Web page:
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234th Season

Main Stage

4 August
2006 | Friday
La forza del destino
Opera in 4 acts
Artists Credits
Opera company
Peter J. Hall, Costume Designer
Andrei Voitenko, Designer
Howard Harrison, Lighting Designer
Maestro Valery Gergiev, Musical Director
Alla Brosterman, Musical Preparation
Andrei Petrenko, Principal Chorus Master
Elijah Moshinsky, Stage Director
Performed in Italian (the performance will have synchronised Russian supertitles)
World premiere: Mariinsky Theatre, St Petersburg, Russia
Premiere of this production: 07 Jul 1998

The performance has 2 intermissions
Running time: 4 hours

Libretto: Francesco Maria Piave based on the drama Don Alvaro, o La fuerza del sino by Angel de Saavedra

•World premiere: 22 November 1862, Imperial (Bolshoi) Theatre, St Petersburg;
•Premiere of this production: 7 July 1998, Mariinsky Theatre, St Petersburg

Performed in Italian

The Performance has two intermissions

La forza del destino (The Force of Destiny) is an Italian opera by Giuseppe Verdi. The libretto was written by Francesco Maria Piave based on a Spanish drama, Don Alvaro o La Fuerza de Sino (1835), by Бngel de Saavedra, Duke of Rivas, with a scene adapted from Friedrich Schiller’s Wallensteins Lager.


Act I 
In the castle of the Marchese di Culatravu in Seville. The Marchese is bidding Leonora, his daughter, good night. After he departs, Leonora admits to Curra, her cliambermaid, that she has promised to elope with Alvaro that very night, only is now undecided. She knows that her father, the Marchese, will never give his consent to their marriage, for Alvaro is the sole survivor of a family of pro-lnca noblemen exterminated for struggling against the Spanish colonial overlords. Alvaro appears in the room, entering through the balcony. With great difficulty, he persuades Leonora to run away with him. They are interrupted by the appearance of her father, who is armed and accompanied by two servants. Alvaro is prepared to die at the hands of the outraged Marchese, but instead of killing him, the Marchese orders his servants to sei/e Alvaro. Forced to defend himself, Alvaro draws a pistol. Unable to use the gun against the father of the one he loves, however, he throws it to the ground. The pistol falls to the floor and discharges on im pact. The Marchese is mortally wounded and dies cursing his daughter. Leonora faints and Alvaro runs away.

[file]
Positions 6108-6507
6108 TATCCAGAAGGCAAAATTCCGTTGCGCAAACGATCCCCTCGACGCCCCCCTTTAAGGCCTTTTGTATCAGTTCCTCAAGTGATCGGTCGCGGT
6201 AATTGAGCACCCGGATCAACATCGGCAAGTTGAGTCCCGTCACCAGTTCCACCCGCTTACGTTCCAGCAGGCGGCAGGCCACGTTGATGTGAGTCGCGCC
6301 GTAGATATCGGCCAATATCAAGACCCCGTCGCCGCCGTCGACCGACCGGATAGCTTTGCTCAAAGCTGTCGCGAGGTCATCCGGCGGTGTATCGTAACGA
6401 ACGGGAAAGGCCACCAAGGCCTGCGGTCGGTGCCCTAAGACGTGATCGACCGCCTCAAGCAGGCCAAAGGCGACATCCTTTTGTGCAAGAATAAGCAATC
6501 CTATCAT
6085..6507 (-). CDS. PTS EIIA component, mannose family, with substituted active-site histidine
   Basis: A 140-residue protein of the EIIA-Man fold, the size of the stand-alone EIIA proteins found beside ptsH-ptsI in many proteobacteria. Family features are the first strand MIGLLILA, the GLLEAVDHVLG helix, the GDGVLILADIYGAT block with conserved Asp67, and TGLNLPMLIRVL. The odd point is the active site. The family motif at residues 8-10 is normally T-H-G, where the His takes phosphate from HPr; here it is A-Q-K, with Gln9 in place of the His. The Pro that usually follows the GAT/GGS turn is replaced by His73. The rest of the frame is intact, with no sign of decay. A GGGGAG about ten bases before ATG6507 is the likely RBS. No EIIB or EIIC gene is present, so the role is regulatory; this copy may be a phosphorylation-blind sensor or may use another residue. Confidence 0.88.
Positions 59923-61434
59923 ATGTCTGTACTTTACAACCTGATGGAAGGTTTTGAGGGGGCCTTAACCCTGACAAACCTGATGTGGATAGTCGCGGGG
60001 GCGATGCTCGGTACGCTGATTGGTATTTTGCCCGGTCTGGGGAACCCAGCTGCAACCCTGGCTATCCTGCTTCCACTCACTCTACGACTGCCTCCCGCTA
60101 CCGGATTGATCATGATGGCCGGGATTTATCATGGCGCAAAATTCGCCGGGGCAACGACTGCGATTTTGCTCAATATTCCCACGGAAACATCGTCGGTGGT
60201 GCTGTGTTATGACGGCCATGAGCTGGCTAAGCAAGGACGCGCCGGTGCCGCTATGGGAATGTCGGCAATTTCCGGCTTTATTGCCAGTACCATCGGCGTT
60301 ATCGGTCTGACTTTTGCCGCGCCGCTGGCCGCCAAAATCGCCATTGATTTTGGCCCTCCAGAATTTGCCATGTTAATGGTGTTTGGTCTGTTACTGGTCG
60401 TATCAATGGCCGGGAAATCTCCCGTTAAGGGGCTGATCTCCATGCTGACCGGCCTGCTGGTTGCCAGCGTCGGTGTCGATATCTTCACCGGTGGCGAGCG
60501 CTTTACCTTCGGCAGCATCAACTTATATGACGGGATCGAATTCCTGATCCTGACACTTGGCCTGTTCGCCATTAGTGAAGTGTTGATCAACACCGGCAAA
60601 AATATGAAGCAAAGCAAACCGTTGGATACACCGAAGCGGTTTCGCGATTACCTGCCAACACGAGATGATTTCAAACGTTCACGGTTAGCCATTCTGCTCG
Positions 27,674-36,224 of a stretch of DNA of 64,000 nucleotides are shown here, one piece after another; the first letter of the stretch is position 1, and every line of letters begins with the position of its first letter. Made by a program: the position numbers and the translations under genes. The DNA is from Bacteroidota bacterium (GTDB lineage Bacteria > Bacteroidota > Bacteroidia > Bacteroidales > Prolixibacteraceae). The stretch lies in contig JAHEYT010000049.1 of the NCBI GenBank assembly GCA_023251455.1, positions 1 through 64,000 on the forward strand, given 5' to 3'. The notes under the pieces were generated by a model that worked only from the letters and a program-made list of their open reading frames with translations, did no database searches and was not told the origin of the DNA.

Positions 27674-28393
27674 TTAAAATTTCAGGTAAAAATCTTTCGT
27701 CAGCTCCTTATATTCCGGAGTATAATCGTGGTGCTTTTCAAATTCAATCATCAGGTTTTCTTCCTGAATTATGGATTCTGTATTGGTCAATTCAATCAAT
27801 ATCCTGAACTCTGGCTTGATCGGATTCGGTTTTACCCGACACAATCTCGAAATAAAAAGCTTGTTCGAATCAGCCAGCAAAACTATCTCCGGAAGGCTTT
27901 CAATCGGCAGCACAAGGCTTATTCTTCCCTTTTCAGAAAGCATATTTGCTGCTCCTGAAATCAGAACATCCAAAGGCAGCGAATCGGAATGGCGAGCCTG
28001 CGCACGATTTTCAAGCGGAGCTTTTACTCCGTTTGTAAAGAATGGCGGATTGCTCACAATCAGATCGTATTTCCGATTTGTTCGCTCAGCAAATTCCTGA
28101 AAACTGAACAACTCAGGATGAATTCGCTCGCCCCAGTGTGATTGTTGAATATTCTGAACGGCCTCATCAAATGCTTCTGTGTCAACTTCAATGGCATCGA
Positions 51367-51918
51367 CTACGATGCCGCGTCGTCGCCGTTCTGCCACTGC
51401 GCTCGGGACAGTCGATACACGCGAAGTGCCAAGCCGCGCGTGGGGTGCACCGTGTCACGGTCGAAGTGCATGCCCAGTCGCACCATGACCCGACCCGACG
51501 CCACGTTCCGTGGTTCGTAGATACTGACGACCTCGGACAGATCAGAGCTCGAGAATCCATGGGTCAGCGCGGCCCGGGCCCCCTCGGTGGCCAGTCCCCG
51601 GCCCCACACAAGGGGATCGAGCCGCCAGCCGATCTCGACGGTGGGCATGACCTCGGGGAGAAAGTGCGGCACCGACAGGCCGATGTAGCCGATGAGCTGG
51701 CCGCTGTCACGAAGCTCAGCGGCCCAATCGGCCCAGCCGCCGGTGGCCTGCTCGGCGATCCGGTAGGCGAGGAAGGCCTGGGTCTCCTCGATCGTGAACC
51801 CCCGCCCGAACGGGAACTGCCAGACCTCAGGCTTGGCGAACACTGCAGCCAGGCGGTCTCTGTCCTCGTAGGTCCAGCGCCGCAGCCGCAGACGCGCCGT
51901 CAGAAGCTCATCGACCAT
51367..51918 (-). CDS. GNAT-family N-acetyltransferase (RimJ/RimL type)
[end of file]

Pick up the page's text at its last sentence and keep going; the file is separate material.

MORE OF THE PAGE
Act II 
Several months later. Leonora is disguised as a man, a muleteer's assistant. She finds herself in the village of llornachuelos, where peasant festivities are under way, and recognises one of the guests as her brother Carlo. Carlo is seeking to avenge the honour of his family under the guise of Pereda, a student in search of his sister and her lover. Pre/iosilla, a gypsy girl, tells the fortunes of those who are present and predicts imminent war with Austria. She calls on everyone to go to Italy and join the army. At the sight of Pereda, Prexiosilla casts doubts on his identity and foretells him a terrible fate. Leonora prays to be delivered from her brother's vengeful fury. Carlo tries but fails to learn from Trabuco,a muleteer,the identity of the silent companion who is staying away from the festivities. The elderly Alcalde suggests that the student reveal who he really is. Carlo is allusive and refers to himself as a friend of the Marchese's son. To Leonora's dismay, he tells the story of the killing of the Marehese di Calatrava and his son's thirst for revenge. Toward evening, the events continue near the Monastery of Our Lady of the Angels. Leonora is tired ajid still dressed as a man. She sings of her desperation and her hope of finding peace of mind in the monastery, where she intends to spend what is left of her life in penance for her sins. The Father Superior (Padre Guardiano) agrees to allow Leonora to remain in a nearby cave. He pronounces a general curse on anyone visiting the cave or speaking to the anchorite, who is only allowed to eat whatever he himself takes to feed her. As a last resort, the hermit may call for help by ringing a bell.